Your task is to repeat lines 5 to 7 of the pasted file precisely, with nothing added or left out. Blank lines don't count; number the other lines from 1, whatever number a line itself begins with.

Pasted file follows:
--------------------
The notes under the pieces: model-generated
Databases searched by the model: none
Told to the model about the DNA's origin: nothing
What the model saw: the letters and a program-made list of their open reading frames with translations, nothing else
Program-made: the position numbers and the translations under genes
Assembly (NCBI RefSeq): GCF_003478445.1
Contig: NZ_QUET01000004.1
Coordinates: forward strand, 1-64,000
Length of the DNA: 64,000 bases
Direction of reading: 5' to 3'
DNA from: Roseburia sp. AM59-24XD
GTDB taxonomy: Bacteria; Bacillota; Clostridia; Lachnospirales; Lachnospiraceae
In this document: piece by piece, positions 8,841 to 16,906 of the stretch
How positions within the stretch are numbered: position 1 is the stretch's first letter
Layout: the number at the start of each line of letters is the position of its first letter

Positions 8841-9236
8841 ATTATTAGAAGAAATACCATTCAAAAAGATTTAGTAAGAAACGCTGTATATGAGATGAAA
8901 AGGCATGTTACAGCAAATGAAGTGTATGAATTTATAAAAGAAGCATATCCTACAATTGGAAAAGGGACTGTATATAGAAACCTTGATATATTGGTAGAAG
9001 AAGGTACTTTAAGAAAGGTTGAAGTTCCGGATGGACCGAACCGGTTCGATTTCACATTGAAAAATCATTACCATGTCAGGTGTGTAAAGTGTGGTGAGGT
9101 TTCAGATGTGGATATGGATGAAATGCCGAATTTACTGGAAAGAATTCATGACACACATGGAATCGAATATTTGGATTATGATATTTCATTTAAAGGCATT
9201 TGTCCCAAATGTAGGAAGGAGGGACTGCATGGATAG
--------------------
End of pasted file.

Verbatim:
Program-made: the position numbers and the translations under genes
Assembly (NCBI RefSeq): GCF_003478445.1
Contig: NZ_QUET01000004.1